3.4. Polarity of Deep Eutectic Solvents and Polymers To express the polarity of chemical substances and their mixtures, in particular solvents including DESs, several paremeters are used. A classic, most frequently used quantity is permittivity (dielectric constant) [43] and spectral parameter ET(30). For pure organic solvents, several polarity parameters based on equilibrium, kinetic and spectroscopic measurements are discussed in detail by Reichardt and Welton (2011) [44]. Probably the most familiar approach to describe both the bulk and the surface properties of various solid materials, e.g., synthetic polymers, native polymers, inorganic oxides, sol-gel hybrids, and composites is through the parameters of the Kamlet-Taft equation, expressed in a simple mode as: CP = CP0 + sπ* + aα + bβ (1) where CP is the property to be determined with reference to a standard system CP0, (i.e., gas phase or a non-polar solvent). Frequently, CP0 is the maximum frequency of absorption or emission in the gas phase while CP is the corresponding frequency in the presence of the solvent. From the viewpoint of solvent polarity, the most decisive parameter is π* (the measure of solvent dipolarity/polarizability), while β is related to the basicity of the solvent hydrogen bond acceptor, and α to the acidity of the solvent hydrogen bond donor). Coefficients s, a, and b are solvent independent indicating the respective influence of the π*, α, and β terms on the CP under study. Measurements of choline chloride-based DESs with urea; glycerol; acetic acid; malonic acid; glycolic acid; ethylene glycol, or levulinic acid, as well as those of DESs composed of tetrabutylammonium chloride and levulinic acid indicate that their polarity is close to that of water [45,46]. The fact that the composition of two- or more-component DESs can be, in practice, varied nearly infinitely, opens a chance to prepare DESs with polarity fitting properties required by and suitable for desired applications. The values of parameters π*, α, and β for selected DESs are listed in Table4.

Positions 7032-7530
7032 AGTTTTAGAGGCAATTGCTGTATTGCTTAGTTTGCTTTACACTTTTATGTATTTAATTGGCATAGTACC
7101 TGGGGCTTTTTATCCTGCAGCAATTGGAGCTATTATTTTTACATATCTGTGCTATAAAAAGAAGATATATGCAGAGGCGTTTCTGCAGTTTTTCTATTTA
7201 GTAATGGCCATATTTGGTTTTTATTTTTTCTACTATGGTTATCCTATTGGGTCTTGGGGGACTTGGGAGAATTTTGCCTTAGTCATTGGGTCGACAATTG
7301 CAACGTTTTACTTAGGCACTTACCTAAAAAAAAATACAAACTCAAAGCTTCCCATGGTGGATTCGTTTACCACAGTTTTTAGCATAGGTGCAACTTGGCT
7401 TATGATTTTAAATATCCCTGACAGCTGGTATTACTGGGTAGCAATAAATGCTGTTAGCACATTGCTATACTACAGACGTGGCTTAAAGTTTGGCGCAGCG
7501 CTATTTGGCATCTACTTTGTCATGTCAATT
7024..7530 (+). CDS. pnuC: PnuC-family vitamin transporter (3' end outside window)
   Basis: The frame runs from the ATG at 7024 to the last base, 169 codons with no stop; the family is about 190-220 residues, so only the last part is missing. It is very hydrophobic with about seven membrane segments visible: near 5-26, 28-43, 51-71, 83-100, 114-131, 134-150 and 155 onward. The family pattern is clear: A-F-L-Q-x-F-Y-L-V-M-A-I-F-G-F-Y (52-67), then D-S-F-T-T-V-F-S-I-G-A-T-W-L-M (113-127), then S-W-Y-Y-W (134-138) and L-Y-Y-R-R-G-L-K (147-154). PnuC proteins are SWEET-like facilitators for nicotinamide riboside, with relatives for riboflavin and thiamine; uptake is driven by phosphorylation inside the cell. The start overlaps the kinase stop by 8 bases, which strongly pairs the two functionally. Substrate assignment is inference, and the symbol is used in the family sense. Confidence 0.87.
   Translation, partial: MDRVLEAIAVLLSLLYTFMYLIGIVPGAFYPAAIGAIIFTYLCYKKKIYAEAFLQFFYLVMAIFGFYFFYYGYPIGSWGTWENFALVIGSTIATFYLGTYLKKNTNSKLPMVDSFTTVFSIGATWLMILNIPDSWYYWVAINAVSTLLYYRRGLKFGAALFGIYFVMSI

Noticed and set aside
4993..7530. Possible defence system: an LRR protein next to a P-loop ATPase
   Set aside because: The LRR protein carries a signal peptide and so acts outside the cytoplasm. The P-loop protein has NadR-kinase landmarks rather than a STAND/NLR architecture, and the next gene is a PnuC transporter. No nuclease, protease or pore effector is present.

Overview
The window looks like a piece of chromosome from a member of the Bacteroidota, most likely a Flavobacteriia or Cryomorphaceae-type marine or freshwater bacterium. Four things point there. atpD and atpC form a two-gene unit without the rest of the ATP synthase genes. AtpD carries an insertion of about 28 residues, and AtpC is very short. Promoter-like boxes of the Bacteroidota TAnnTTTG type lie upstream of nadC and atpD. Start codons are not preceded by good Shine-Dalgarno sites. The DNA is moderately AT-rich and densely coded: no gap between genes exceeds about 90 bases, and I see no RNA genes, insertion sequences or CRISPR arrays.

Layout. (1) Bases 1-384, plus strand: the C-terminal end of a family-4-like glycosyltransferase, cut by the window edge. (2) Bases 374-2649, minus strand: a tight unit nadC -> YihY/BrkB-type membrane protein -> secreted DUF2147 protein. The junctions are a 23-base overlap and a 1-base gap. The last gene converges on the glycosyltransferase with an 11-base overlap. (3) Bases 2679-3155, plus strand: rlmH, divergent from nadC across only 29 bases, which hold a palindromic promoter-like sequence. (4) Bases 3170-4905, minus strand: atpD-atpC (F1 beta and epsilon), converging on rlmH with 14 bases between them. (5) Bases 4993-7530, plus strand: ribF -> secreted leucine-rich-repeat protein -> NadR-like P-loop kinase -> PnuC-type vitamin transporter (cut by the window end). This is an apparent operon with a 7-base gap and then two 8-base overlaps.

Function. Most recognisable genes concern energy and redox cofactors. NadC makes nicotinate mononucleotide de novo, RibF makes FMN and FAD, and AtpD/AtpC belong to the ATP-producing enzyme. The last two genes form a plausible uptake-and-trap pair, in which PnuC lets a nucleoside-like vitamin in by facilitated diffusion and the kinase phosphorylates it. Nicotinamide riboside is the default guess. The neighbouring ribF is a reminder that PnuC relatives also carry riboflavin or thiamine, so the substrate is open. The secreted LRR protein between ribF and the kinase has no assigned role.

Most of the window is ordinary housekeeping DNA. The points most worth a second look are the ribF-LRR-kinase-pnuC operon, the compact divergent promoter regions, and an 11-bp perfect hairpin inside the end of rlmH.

Table 4. Kamlet-Taft parameters of water, organic compounds and DESs, in different molar ratios, using a set of probes: a (N,N-diethyl-4-nitroaniline, 4-nitroaniline and pyridine-N-oxide); b (Reichardt’s betaine dye 33, 4-nitroaniline, N,N-diethyl-4-nitroaniline) [45,46].

Composition, Molar Ratio α β π* Ref. Water 1.23 0.49 1.14 [47] Butanoic acid 1.06 0.22 0.47 [46] Hexanoic acid 1.05 0.21 0.43 [46] Octanoic acid 0.94 0.23 0.38 [46] 0.93 0.66 0.58 [46] 0.83 0.75 0.51 [46] Molecules 2019, 24, 3978 7 of 33

Table 4. Cont.

Composition, Molar Ratio α β π* Ref. Glycerol 1.21 0.51 0.62 [46] Choline chloride/Glycerol, 1:2 0.937 0.544 1.61 [48]

[N(Et)4]Cl/Butanoic acid, 1:2 0.99 0.76 0.92 [46]

[N(Et)4]Cl/Hexanoic acid, 1:2 0.97 0.85 0.86 [46]

[N(Et)4]Cl/Octanoic acid, 1:2 0.96 0.87 0.81 [46]

[N(Pr)4]Cl/Butanoic acid, 1:2 0.94 0.84 0.93 [46]

[N(Pr)4]Cl/Hexanoic acid, 1:2 0.91 0.92 0.85 [46]

[N(Pr)4]Cl/Octanoic acid, 1:2 0.90 0.96 0.80 [46]

[N(Bu)4]Cl/Butanoic acid, 1:2 0.92 0.99 0.86 [46] [N(Bu)4]Cl/Hexanoic acid, 1:2 0.90 1.02 0.81 [46]

[N(Bu)4]Cl/Octanoic acid, 1:2 0.84 1.19 0.80 [46]

[N(Bu)4]Cl/Decanoic acid, 1:2 0.85 1.28 0.69 [46]

[N(Bu)4]Cl/Decanoic acid, 1:1 0.91 1.21 0.86 [46]

[N(Pr)4]Br/Butanoic acid, 1:2 1.07 0.80 0.93 [46]

[N(Pr)4]Br/Hexanoic acid, 1:2 1.02 0.86 0.87 [46]

[N(Bu)4]Br/Butanoic acid, 1:2 1.02 0.81 0.93 [46]

[N(Bu)4]Br/Butanoic acid, 1:1 1.09 0.84 0.90 [46]

[N(Bu)4]Br/Butanoic acid, 2:1 0.94 0.82 0.95 [46]

[N(Bu)4]Br/Hexanoic acid, 1:2 1.02 0.93 0.92 [46]

[N(Bu)4]Br/Octanoic acid, 1:2 0.98 1.09 0.84 [46]

[N(Bu)4]Br/Decanoic acid, 1:2 0.95 1.05 0.71 [46] Choline chloride/Acetic acid, 1:2 0.53 1.10 [45] Choline chloride /Levulinic acid, 1:2 0.51 0.57 1.00 [45] Choline chloride /Malonic acid, 1:1 1.39 0.42 1.08 [45] Choline chloride /Glycolic acid, 1:1 0.49 0.50 1.08 [45] Choline chloride /Urea, 1:2 1.42 0.50 1.14 [45] Choline chloride /Ethylene glycol, 1:2 1.47 0.57 1.07 [45] Choline chloride /Glycerol, 1:2 1.49 0.52 1.11 [45] DL-Menthol/Acetic acid, 1:1 1.64 0.60 0.53 [45] DL-Menthol/Levulinic acid, 1:1 1.56 0.58 0.66 [45] DL-Menthol/Octanoic acid, 1:1 1.77 0.50 0.41 [45] DL-Menthol/Dodecanoic acid, 2:1 1.79 0.57 0.37 [45]

[N(Bu)4]Cl/Levulinic acid, 1:2 0.82 1.06 [45]

[N(Bu)4]Cl/Octanoic acid, 1:2 1.41 0.99 0.76 [45]

[N(Bu)4]Cl/Decanoic acid, 1:2 1.36 0.97 0.73 [45]

[N(Bu)4]Cl/Dodecanoic acid, 1:2 1.45 1.04 0.71 [45]